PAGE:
It's Friday the 13th and there's a full moon tonight. You know what that means — time to get existential as hell and howl into the good night. It's lucky there are so many surreal, trippy TV premieres this weekend, including a gorgeous animated show from the creators of BoJack Horseman, that will allow us all to tap into these weird and wild energies.
These recommendations courtesy of TV Guide are here to help you through your weekend binge. And if you're looking for even more suggestions, head over to TV Guide's Watch This Now! page, which has hand-picked recommendations for all the best shows you can start watching immediately.
Amazon's Undone is absolutely breathtaking. The animated drama follows a 28-year-old who crashes her car and begins to hallucinate her father, who died when she was a child. Soon she finds herself questioning her own reality. Can she actually bend time like her father says she can? Can she return to save him from a murder? Or are the twin traumas of her past and present injuries loosening her grip on reality? A brilliant meditation on grief with a stellar cast (Bob Odenkirk!!!), Undone is surreal journey worth bingeing.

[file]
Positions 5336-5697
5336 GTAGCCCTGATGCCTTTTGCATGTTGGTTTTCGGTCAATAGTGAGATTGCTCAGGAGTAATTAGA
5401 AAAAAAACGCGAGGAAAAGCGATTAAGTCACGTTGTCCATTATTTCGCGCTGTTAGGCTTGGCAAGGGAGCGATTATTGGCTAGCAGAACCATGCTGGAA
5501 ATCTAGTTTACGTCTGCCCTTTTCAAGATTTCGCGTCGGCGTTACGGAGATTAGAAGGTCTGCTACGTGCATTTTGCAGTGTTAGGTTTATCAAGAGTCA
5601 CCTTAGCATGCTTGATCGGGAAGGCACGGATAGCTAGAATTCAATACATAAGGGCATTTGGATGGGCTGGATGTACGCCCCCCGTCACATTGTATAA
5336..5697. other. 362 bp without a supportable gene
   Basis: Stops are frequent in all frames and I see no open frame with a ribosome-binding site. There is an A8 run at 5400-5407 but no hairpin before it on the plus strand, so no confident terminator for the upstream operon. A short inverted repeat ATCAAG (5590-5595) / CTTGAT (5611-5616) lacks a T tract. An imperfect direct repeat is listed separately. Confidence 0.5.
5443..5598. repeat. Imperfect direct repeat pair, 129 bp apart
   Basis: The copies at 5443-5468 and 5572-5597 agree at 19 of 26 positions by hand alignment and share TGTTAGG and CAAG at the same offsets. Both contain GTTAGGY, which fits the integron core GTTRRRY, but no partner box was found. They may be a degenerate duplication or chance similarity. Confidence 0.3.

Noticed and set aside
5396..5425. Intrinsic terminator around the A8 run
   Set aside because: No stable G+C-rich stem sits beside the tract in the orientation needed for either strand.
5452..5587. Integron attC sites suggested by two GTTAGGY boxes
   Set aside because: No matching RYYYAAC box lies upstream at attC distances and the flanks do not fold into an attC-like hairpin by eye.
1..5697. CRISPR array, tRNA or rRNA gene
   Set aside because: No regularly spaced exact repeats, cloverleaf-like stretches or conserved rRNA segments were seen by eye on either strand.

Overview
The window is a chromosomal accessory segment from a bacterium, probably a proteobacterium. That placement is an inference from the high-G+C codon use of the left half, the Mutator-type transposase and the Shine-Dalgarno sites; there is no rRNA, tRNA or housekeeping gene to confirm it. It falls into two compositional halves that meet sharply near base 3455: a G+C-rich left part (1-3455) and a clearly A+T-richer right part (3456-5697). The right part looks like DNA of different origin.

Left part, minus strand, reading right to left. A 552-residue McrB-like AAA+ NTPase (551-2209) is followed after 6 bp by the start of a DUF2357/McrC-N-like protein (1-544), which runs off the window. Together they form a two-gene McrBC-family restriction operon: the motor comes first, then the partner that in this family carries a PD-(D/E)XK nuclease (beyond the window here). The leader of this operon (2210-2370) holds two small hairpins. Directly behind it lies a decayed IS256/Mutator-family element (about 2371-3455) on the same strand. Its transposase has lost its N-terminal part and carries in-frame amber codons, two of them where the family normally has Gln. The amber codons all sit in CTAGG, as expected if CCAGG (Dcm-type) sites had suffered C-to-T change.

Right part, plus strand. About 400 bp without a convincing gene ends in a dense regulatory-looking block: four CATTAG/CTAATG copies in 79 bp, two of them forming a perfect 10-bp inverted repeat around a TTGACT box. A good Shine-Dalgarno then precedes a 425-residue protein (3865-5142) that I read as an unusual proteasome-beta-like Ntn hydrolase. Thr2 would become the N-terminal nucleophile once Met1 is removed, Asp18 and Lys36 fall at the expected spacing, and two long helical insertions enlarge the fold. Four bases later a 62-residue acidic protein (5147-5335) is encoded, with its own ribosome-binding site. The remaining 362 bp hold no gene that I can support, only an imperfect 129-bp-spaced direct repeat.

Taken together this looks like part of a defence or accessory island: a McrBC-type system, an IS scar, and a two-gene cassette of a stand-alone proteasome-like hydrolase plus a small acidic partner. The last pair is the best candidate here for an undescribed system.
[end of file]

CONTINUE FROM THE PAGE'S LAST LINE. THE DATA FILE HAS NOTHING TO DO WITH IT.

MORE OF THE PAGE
Netflix's new miniseries Unbelievable is unlike any other crime drama. A dramatization of a real-life ProPublica investigation into police mishandling of a foster teen's rape, Unbelievable eschews dramatic twists and turns for a much more grounded narrative. Booksmart's Kaitlyn Dever plays a teenage girl, Marie, who is not just accused of lying about her assault but charged for reporting a false a crime. As her future hangs in the balance, two different detectives (played by Merritt Wever and Toni Collette) stumble across similar cases in two separate counties. Their empathy, attention to detail, and determination to work together builds to an immensely cathartic watch that gives us a look at the astronomical obstacles to both reporting rape and catching a rapist.
3. Top Boy
When Drake bought the rights to Top Boy after it went off the air in 2013 after its second season, fans worried Drake would Americanize (Canadianize?) the gritty British drama. But in its third season — now on Netflix — the series is still a quintessential picture of London life on council estates. A complex portrait of community, masculinity, and success, Top Boy is often referred to as Britain's The Wire for good reason.
If you're still looking for something to watch, remember to check out TV Guide's Watch This Now! feature. It's full of hand-picked recommendations, from the talked-about shows to the gems you can't afford to pass up.